The Caves, just west of Negril, is aptly named. While the 12 cottages and one villa sit atop honeycombed cliffs, the Blackwell Rum Bar, a private dining venue, and the massage table of the hotel’s Aveda Concept Spa are actually in underground grottos open to the sea. The setup is very Treasure Island, and the flicker of candlelight and the echo of waves off cave walls make it uniquely romantic. Each of the thatch-roofed cottages is as colorful as a paint box, and each gives a sense of being alone at the end of the land. This is one of music mogul Chris Blackwell’s Island Outpost properties, so the vibe at the Jacuzzi, sauna, or salt-water swimming pool is hip but relaxed. Although famed Seven Mile Beach begins almost where the cliffs end, the hotel itself has no beach, which is why a tradition at the Caves is to begin the day by jumping from the cliffs into the usually calm Caribbean below—or at least thinking about it.
Port Antonio, Jamaica
For those who aspire to travel as trendsetters in Jamaica, it helps to know that Port Antonio, way out on the eastern end of the island, is the destination to head for. And the address to shelter at is the Trident Hotel, whose 13 waterfront villas would not look out of place on South Beach. Nor would the crowd that hangs around its infinity pool or in its restaurant, Mike’s Supper Club, where local musicians and the occasional celeb sit down to knock out tunes on the 1917 Ferrari-red grand piano. The Trident Castle, a kind of fantasy annex, is a former private residence whose grand rooms, sea-view terraces, and dollhouse-size chapel make it ideal for destination weddings. A hard road to get there? Not for guests who avail themselves of the helicopter pad.
Alice Eldemire Drive, Montego Bay, Jamaica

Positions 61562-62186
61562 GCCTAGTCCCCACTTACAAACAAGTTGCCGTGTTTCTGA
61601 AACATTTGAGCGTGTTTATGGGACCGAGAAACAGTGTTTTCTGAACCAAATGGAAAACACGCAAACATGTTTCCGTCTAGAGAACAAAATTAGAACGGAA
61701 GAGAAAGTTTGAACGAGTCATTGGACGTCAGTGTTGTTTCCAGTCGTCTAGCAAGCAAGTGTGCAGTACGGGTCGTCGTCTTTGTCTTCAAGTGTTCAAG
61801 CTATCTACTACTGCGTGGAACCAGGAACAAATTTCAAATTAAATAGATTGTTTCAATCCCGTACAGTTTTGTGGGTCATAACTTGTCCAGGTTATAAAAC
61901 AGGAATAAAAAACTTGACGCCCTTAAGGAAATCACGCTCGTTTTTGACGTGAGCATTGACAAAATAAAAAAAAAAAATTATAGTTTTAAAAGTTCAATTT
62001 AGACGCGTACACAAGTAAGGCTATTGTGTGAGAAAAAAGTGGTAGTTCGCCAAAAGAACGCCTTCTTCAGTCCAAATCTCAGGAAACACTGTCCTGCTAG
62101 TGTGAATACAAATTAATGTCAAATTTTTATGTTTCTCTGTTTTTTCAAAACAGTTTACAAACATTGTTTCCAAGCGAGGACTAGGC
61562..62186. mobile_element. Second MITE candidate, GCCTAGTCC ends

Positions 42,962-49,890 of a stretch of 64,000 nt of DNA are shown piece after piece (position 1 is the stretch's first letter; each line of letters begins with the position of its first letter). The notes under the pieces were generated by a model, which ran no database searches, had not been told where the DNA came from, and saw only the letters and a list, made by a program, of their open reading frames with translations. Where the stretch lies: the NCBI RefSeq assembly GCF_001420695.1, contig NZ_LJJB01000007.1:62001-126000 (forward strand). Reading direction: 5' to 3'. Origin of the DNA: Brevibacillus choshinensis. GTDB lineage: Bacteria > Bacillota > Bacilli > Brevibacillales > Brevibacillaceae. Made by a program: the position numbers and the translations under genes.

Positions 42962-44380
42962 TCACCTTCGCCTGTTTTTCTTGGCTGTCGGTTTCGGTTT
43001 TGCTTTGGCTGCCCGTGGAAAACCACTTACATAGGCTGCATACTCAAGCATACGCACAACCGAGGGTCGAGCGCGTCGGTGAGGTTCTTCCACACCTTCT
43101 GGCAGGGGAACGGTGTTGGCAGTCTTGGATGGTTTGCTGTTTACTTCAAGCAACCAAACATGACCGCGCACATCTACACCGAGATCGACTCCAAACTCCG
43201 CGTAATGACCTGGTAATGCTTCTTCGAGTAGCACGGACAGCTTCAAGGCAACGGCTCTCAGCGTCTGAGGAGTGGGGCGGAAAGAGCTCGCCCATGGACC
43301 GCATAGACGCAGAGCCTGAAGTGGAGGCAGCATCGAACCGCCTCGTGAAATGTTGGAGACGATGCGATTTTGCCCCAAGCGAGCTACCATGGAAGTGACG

More than any other of the luxury beach-colonies that opened in Jamaica in the 1950s, Tryall has retained the feel of a private club. Yet this 2,200-acre property, with 87 villas, almost all having views that sweep down to the Caribbean, is Jamaica’s largest all-villa resort, and home to one of the Caribbean’s finest golf courses. Created by a group of Texas investors that included a future governor (John Connally) and future senator (Lloyd Bentsen), the resort, backing its own private beach just west of Montego Bay, continues to add villas notable for their luxury and individuality, one with a gallery devoted to Jamaican art, another with its own basketball court. Each villa has a dedicated staff, including a chef, housekeeper, butler, laundress, and gardener. And although each villa is essentially self-contained, the resort’s restored 1834 Georgian Great House, with its restaurant and bar, where events such as the manager’s cocktail party are held, serves as focal point for guests who want to “get out” without leaving the property.
Norman Manley Blvd, Negril, Jamaica
Why we love it: A design-savvy boutique hotel with direct beach access

The Highlights:
- Bright design that’s full of personality
- A focus on exploring the hotel’s natural surroundings
- Direct access to pristine Seven Mile Beach

The Review:
A welcome departure from the classic Negril resort scene, this stylish boutique hotel—opened in 2018—melds local flavor, a vintage Havana feel, and a contemporary sensibility in a way that speaks to the curious, independent traveler. Set along 220 pristine feet of Seven Mile Beach, the hotel features a clean-lined, mid-century modern-inspired aesthetic throughout, accented by bright textiles, artwork, and a curated soundtrack that celebrates the history of Jamaican music.

Room options range from studios set on the second floor of the accommodation wing, to options with patios or balconies looking out at either the garden or the ocean. All have air conditioning, USB outlets, Bluetooth radio, free Wi-Fi, and mini-bars. Skylark is big on encouraging guests to explore the area, whether that means taking advantage of the direct beach access (the hotel provides loungers, paddleboards, snorkeling gear, and beach games, plus food and beverage service), going for a boat ride, hiking to a waterfall, or zip-lining through the jungle.